The Powerful Pecos Peoples Commanded the Trade Path Along the Rio Grande

Pecos National Park Nuestro Stories

Image courtesy of Nuestro Stories.

The Pecos people were the largest, most prolific people of the Pueblo. They were a highly advanced tribe that practiced the most ancient customs regarding their religion, agriculture, and architecture. They were responsible for the Kivas, the advanced underground structures used for ceremonial worship, and were said to be connected to the underworld because of their underground location. 

The Pecos believed their place of origin was the underworld and fervently believed in ensuring that the proverbial portals stayed open. 

They were also considered the “middlemen of the Rio Grande” as they acted as the go-between the Pueblo farmers and the hunters of the plains. For 12000 years, the Pecos left their mark upon the land. Through the coming of the Spanish, the Santa Fe Trail, colonial missions, and Civil War battles, there was still a presence of the Pecos. 

The first introduction of the Spanish came through Francisco Vasquez de Coronado, who was in search of the “Seven Golden Cities” rumored to be in the area. In 1540, Coronado made his way to attempt to claim the golden cities. Instead, they found a Plains man being held captive at Pecos. The Plainsman told the Spanish tales of the mythical land they sought, and the Spanish followed him to the land he spoke of. It took the Spanish days to realize that the Plains man had led them astray. It would be another 50-plus years before the Spanish would return.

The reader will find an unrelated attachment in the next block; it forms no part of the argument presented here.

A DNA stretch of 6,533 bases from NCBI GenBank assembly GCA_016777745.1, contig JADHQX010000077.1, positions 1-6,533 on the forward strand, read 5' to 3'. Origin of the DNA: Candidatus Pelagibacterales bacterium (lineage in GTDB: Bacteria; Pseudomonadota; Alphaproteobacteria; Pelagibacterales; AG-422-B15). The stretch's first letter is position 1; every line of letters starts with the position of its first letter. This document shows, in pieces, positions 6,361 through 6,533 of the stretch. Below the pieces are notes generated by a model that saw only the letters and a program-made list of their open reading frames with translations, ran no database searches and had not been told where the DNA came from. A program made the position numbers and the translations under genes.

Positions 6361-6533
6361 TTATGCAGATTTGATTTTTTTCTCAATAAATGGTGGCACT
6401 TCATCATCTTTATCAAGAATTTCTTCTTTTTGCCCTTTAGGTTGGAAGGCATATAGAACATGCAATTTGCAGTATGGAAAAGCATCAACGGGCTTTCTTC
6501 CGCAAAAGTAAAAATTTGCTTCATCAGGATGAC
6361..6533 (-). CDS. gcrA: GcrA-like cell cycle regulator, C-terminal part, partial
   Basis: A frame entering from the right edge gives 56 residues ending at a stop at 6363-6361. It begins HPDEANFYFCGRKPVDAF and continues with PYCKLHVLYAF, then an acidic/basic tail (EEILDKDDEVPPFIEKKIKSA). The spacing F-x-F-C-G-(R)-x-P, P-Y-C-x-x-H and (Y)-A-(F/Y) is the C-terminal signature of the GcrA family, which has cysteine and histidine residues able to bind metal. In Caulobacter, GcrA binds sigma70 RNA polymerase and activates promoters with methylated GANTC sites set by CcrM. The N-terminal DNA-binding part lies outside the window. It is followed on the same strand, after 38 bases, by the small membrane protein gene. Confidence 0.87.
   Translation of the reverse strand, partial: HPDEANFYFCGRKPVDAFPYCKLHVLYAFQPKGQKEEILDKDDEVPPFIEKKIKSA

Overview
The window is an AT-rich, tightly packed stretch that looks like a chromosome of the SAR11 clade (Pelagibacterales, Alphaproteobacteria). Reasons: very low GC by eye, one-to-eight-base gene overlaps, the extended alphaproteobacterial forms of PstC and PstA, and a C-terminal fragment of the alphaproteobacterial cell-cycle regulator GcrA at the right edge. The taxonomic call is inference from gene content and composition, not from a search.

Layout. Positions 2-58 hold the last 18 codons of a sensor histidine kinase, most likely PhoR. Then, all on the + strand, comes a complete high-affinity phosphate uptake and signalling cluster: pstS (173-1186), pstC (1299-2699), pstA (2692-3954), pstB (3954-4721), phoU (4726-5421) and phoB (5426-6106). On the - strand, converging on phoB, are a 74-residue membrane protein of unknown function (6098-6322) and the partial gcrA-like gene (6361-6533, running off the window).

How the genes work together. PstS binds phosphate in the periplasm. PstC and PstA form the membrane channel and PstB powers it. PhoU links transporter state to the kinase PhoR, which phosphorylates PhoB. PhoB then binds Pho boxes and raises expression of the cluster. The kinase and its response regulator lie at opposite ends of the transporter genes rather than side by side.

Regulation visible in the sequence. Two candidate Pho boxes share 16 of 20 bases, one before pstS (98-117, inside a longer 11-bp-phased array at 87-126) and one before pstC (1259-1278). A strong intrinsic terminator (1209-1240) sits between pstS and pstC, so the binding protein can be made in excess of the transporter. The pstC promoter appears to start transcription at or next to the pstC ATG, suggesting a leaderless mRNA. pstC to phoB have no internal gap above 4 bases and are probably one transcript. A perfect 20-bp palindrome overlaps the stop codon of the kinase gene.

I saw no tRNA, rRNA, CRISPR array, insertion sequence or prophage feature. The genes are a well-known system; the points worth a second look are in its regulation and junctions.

Today, Pecos National Park remains dedicated to the preservation of the Indigenous peoples, honoring the over 12000 years they spent on the land. 

Things to Know Before You Go: 

  • Pecos National Historical Park is located off Interstate 25, a little more than 25 miles east of Santa Fe. 
  • Visitors can climb down into either of the two open Kivas that are still accessible to the public 
  • The Visitor Center is open from 8 am to 6 pm during the summer and 8 am to 430pm during the winter. 

Location: New Mexico

Address: 1 NM-63, Pecos, NM 87552, United States

Visit this ancestral site here.

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By Liv Styler

Olivia Monahan Chicana journalist, editor, educator, and organizer in Sacramento whose sole focus is to shed light on stories on our most impacted and marginalized communities, but even more importantly, for those stories to humanize those normally left out. She is an Ida B Wells Investigative Journalism Fellow 2022 Finalist, a member of the Parenting Journalists Society, and has bylines in The Courier, The Sacramento Bee, The Americano, Submerge Magazine among others.